Are you preparing for a holiday abroad this summer? Sharon Parsons of Coodes Solicitors’ Personal Injury and Clinical Negligence team shares her tips for driving in Europe.
If you going on holiday to Europe this year, it is advisable to know some of the regulations and what you legally need to carry in your car.
If you get stopped, particularly in France, you may be asked for photocopies of key documents. So, if you are taking your own vehicle to Europe it is a good idea to carry the original and two copies of:
In most European countries you will need headlight beam adjusters and in most countries dipped headlights are compulsory in tunnels. In France you also need to carry:
Keep some loose change – many European countries operate toll roads (France, Germany and Spain especially) so make sure you have plenty of change. Some toll roads have automated booths and credit cards and prepaid currency cards do not always work.
In France it is illegal to use sat navs that indicate where speed cameras are located. You could be fined up to €1,500 for driving with a satnav or GPS system with this feature. The AA has some useful information on this here.
Be aware that in most European countries there is a lower drink-drive limit than in the UK. In England, Wales and Northern Ireland, it is 80mg per 100ml blood. However, in most European countries, as well as in Scotland, it is 50mg per 100ml blood – almost half! Clearly, not drinking alcohol at all before you drive is the safest policy.
Make sure you have a pen and paper to hand so you can take down details if you are unfortunately involved in an accident. If the accident involves a foreign car and caravan or a lorry and trailer make sure you check the licence plate on both parts of the vehicle. In some countries the car and caravan or lorry and trailer have different plates. It has been known for foreign vehicles to get away with insurance claims because only one licence plate has been taken. So check both ends of the vehicle and also take photographs of the damage and of the road conditions.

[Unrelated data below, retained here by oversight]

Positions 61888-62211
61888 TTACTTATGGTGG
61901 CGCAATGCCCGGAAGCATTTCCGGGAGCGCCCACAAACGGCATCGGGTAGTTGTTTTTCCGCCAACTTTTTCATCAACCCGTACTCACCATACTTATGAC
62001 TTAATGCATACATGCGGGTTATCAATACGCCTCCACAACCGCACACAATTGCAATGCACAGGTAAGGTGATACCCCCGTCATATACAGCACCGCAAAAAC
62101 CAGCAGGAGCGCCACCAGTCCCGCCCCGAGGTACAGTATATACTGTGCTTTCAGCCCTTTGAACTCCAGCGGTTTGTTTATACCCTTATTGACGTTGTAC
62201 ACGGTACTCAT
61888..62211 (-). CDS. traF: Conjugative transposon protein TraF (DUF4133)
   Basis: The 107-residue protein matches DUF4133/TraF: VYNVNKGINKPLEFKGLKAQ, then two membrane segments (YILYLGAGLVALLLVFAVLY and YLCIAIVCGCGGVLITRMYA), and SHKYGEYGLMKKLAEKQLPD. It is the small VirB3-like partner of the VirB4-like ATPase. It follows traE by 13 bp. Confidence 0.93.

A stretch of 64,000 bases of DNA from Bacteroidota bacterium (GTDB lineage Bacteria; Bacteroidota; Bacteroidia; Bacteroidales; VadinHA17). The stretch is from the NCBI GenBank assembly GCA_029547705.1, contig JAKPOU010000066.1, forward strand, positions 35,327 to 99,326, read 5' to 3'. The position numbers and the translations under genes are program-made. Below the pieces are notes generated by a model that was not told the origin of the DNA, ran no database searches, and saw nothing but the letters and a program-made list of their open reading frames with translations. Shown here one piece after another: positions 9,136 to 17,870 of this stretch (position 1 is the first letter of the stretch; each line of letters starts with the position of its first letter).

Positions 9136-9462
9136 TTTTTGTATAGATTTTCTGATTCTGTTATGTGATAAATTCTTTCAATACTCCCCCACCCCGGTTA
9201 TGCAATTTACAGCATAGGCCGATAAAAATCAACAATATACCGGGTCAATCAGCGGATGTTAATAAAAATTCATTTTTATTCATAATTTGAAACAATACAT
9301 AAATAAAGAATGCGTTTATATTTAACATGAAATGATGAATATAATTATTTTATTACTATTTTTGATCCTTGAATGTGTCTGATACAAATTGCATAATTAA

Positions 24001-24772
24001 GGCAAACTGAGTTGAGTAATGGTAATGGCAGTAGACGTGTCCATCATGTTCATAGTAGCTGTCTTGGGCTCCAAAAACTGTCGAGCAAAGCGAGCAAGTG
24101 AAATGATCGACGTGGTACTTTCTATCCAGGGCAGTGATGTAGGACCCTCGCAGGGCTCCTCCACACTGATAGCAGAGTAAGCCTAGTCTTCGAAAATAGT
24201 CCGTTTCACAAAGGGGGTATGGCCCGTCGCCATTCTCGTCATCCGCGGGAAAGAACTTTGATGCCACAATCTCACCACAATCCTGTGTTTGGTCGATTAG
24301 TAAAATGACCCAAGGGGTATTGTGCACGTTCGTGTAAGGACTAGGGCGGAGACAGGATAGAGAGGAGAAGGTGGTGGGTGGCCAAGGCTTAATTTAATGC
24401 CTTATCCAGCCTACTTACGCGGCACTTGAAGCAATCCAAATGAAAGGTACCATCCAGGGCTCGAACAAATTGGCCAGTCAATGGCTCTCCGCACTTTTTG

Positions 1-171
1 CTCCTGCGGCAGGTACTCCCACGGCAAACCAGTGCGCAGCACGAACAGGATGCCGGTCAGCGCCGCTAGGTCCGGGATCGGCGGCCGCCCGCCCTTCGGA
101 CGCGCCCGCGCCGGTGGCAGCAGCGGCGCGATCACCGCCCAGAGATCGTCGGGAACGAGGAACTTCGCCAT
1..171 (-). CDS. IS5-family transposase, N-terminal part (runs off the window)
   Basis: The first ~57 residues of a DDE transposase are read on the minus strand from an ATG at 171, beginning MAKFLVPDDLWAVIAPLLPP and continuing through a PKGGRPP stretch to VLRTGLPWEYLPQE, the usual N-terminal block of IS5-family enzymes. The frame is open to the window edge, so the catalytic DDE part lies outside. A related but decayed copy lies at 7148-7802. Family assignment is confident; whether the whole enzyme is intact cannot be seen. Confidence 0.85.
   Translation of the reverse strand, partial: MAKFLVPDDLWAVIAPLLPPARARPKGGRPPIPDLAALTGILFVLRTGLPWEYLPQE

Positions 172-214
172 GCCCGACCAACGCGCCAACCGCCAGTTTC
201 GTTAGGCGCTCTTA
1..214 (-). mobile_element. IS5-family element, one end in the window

Spending just a bit of time familiarising yourself with rules and regulations and ensuring you are carrying everything you need to will help you avoid problems when you are on holiday. It is not as much fun as researching the best beaches or planning which restaurants you will visit, but it should help you feel more confident about driving abroad. Safe travelling this summer.
The RAC has detailed advice on driving in Europe here.
If you have been involved in an accident while abroad, please contact Sharon Parsons in the Personal Injury and Clinical Negligence team at Coodes Solicitors on 01326 213033 or email@example.com